The first airboat, called the Ugly Duckling, was built in 1905 in Nova Scotia, Canada by a team lead by Dr. Alexander Graham Bell. It was used to test various engines and prop configurations. An associate of Dr. Bell, Glenn Curtiss (of airplane manufacturing fame) is reported to have registered the first airboat in Florida, USA in 1920. It was called the Curtis Scooter [Dreamers, Schemers and Scalawags By Stuart B. McIver: Chapter 28, Who Invented the Airboat?] and it had a closed cockpit design.

By the 1930s homemade airboats began appearing in the swamps and marshes of Florida and Louisiana. One company in Florida claims to have been providing airboat rides as entertainment since the mid 1930s. Over the years a variety of designs were tried and. through trial-and-error, the standard design used today arose: an open, flat bottom boat with an engine mounted on the back, the driver sitting in an elevated position, and a cage to protect the propeller from objects flying into them. One well documented case of a homemade design (though not the first) was an airboat built by staff at the Bear River Bird Refugee near Brigham City, Utah in the 1940s. It appears to have involved collaborative efforts by three employees of the refuge - Leo young, G. Hortin Jensen and Cecil Williams.

A story in Ducks Unlimited magazine in 1987 mentioned Young and Jensen and dated the building of the first boat in 1950. Refuge records, however, show the first boat came into use in 1943, with several photos of running air boats dated 1947. Prior to the introduction of the airboat, refuge biologists had to either walk through shallow water and deep, sticky mud or push unpowered flat-bottom boats with long poles. Staff had experimented with a boat called the "Mud Queen," which had small paddle wheels on either side that pushed the boat. They build their first airboat nicknamed "Alligator I" from a flat-bottom boat pushed along by an aircraft engine purchased for $99.50. Young reported that he called the first airboat an "air-thrust boat." Once word got out about the boat, Leo Young built and sold boats all over the world.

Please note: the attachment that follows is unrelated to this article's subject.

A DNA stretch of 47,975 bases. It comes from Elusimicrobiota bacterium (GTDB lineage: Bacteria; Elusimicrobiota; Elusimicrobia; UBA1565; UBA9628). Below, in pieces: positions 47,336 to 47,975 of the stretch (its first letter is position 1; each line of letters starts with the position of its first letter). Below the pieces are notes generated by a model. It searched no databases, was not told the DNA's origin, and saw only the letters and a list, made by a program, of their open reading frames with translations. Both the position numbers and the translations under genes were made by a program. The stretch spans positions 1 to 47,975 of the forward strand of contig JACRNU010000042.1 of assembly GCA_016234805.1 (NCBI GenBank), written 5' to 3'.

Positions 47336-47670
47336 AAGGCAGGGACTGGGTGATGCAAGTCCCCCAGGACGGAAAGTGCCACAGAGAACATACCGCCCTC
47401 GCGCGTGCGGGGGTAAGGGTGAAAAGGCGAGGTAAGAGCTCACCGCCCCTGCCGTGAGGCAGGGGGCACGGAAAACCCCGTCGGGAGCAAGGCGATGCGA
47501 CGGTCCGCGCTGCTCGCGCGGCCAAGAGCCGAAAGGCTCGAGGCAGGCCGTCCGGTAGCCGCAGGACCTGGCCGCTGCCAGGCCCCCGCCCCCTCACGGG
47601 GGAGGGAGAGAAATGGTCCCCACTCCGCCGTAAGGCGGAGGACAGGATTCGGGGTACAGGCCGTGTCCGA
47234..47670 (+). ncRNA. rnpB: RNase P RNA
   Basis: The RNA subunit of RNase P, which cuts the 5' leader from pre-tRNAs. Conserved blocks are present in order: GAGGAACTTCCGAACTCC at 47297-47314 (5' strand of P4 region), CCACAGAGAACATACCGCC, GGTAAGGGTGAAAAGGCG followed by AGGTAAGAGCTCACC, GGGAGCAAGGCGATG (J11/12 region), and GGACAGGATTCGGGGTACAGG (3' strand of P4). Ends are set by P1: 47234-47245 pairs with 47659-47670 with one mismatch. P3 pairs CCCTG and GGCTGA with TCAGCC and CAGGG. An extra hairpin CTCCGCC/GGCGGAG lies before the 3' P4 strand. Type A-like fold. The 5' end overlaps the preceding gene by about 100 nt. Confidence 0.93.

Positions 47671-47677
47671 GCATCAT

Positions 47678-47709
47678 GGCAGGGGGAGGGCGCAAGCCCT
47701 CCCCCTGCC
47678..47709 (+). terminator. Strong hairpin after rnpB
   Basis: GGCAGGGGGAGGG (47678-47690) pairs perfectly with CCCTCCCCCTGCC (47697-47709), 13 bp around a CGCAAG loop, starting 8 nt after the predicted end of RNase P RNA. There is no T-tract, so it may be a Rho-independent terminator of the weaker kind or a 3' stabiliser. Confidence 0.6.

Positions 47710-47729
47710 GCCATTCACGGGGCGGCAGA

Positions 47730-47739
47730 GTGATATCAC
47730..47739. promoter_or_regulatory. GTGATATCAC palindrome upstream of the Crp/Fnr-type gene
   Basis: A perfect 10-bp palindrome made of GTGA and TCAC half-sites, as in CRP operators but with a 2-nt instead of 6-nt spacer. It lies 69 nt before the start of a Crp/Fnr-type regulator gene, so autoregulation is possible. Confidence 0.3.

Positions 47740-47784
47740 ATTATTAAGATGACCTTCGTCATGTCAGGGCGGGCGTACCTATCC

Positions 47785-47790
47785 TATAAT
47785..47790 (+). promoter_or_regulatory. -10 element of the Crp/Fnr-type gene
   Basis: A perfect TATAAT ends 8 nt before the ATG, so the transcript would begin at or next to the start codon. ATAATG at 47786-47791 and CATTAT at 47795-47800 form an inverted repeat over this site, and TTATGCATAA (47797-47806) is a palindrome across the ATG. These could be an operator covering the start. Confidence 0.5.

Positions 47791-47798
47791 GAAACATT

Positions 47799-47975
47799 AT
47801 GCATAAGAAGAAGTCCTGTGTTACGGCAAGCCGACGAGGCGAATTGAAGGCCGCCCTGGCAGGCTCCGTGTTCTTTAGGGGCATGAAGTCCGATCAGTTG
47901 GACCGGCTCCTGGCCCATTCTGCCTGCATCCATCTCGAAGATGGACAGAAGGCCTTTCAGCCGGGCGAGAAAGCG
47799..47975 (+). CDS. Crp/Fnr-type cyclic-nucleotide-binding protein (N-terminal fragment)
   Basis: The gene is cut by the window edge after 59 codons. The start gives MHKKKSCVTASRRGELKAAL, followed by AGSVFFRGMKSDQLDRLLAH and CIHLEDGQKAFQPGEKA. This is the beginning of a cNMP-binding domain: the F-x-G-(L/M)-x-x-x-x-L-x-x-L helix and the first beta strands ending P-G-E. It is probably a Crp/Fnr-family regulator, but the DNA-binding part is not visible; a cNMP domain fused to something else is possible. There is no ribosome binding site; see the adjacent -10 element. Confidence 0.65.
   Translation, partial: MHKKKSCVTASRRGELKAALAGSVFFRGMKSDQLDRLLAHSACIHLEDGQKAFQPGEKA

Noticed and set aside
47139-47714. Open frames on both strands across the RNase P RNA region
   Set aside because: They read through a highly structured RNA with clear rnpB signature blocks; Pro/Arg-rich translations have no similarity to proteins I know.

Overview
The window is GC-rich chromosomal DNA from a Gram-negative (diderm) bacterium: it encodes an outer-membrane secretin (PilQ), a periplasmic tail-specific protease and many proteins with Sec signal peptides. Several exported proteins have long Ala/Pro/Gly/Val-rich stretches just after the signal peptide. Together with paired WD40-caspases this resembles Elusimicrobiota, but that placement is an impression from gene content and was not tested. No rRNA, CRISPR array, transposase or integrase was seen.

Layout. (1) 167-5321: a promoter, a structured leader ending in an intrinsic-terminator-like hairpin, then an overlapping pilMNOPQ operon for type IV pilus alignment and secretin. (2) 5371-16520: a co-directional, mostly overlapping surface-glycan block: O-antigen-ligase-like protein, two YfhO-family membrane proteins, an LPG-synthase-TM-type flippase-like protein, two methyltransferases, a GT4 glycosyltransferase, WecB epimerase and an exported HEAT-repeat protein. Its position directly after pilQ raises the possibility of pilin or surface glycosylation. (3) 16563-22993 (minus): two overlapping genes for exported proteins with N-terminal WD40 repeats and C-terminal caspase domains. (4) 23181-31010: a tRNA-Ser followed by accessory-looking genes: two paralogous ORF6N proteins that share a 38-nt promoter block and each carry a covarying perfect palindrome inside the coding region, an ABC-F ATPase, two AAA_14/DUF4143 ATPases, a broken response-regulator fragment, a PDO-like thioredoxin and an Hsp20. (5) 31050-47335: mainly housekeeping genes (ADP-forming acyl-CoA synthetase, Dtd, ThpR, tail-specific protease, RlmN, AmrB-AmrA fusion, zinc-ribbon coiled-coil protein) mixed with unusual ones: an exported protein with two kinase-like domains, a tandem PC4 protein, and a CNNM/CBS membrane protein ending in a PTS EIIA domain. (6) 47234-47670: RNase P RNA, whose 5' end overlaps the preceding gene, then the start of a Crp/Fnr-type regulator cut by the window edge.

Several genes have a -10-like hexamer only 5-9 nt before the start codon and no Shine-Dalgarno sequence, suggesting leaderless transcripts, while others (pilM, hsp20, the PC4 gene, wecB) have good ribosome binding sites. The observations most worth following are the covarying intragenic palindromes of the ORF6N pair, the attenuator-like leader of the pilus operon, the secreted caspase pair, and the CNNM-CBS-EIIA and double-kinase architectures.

It is worth noticing that in early aviation history the term "airboat" was applied to seaplanes or flying boats, amphibian aircraft capable of taking off and landing on water surfaces.


See also

* Hovercraft
* Aerosan
* Hydrocopter
* American Airboat Search and Rescue Association